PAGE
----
I have been a follower of Baltimore’s Child since the days of young motherhood. When I became a grandmother, I thought it would be a wonderful keepsake if my grandson, Mason, could be on the cover of one of the issues.
When Mason was 6, I contacted Baltimore’s Child and suggested that my bright, personable, delightful grandchild should be one of the cover models. The staff agreed, and Mason was pictured on the February 2017 issue with one of its cover lines “Cupcake Love.”
Mason, now 10, has grown into a smart, self-aware and confident young person. He decided to play an instrument when he was in the third grade.
Excited to encourage his interest, he was given leeway to decide his instrument of choice. I was not going to steer him or suggest an instrument for him. I kept my comments to myself and secretly thought a flute would be a nice instrument to test out Mason’s musical interest.
Mason advised that he did not want anything small—he wanted to play a big instrument. He selected the cello! It was nearly his size and height.
“OK,” I thought, “let’s see where this goes and how long it lasts.”
For Mason, the large black case, strapped across his little body, was like a badge of honor. He carried his cello with confidence and the self-assurance of a kid who knew he had made the right choice.
To our delight, Mason has blossomed as a young cellist. He approaches practice with a sense of dedication to do his best.
His skills have been nurtured by the committed instructors at his school, Govans Elementary School, and its Bridges Music Program, plus the support and encouragement of his mother and her motivating coaching style.
With support from his former cello instructor, Sarah Van Waes, Mason orchestrated two cello recitals for an assembly of family and friends via Zoom during the COVID-19 pandemic. At least 25 viewers from near and far connected to the concerts. I watched Mason confidently greet the viewers as he announced each of the pieces he planned to perform.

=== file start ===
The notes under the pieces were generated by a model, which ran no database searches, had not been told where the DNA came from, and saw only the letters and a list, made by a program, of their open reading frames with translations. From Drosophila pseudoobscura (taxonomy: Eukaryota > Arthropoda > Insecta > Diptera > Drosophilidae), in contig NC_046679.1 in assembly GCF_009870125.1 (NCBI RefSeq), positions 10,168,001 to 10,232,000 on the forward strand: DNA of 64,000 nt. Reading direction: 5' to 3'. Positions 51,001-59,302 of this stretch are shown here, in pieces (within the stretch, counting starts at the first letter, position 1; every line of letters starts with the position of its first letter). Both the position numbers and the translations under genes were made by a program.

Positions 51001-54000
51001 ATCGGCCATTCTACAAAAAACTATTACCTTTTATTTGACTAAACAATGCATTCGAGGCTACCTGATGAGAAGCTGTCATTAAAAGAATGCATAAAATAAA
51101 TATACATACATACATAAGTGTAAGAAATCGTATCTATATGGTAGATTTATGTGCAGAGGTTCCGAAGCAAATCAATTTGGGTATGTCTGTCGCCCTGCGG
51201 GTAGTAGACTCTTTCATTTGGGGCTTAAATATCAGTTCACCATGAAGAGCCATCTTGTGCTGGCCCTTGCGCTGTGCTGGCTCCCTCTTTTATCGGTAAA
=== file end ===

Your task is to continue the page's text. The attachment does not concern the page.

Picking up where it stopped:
This fall, Mason continued his cello journey in the TWIGS Program at the Baltimore School for the Arts.
I see Mason as a comfortable leader among his peers, as well as being “just one of the guys.” In addition to the cello, he enjoys reading, loves building his vocabulary and being online with friends and playing electronic games. He is catcher on a local baseball team, practices karate and participates in activities and programs at our church.
He is an honor student, often selected as outstanding student of the week. Once he was dubbed with a “Spoiler Alert” certificate for outpacing the class reading assignments and wanting to share the outcomes. He has wit and a delightful sense of humor, loves “knock, knock” jokes (the cornier the better) and imparting his wisdom in sayings such as “don’t yuk someone’s yum.”
Mason is a delight to me and is well-regarded within a wide village of family and friends. And with his mother’s sound parenting skills, we believe Mason is prepared for the next stage—middle school.
It has been my joy to see Mason develop as an inquisitive, respectful and socially confident child. I look forward to the contributions he will make in the future.
Shirl Byron is a retired Baltimore City community and neighborhood planner, Morgan State University professor of city planning and loving champion and advocate for her grandchild, Mason R. Byron.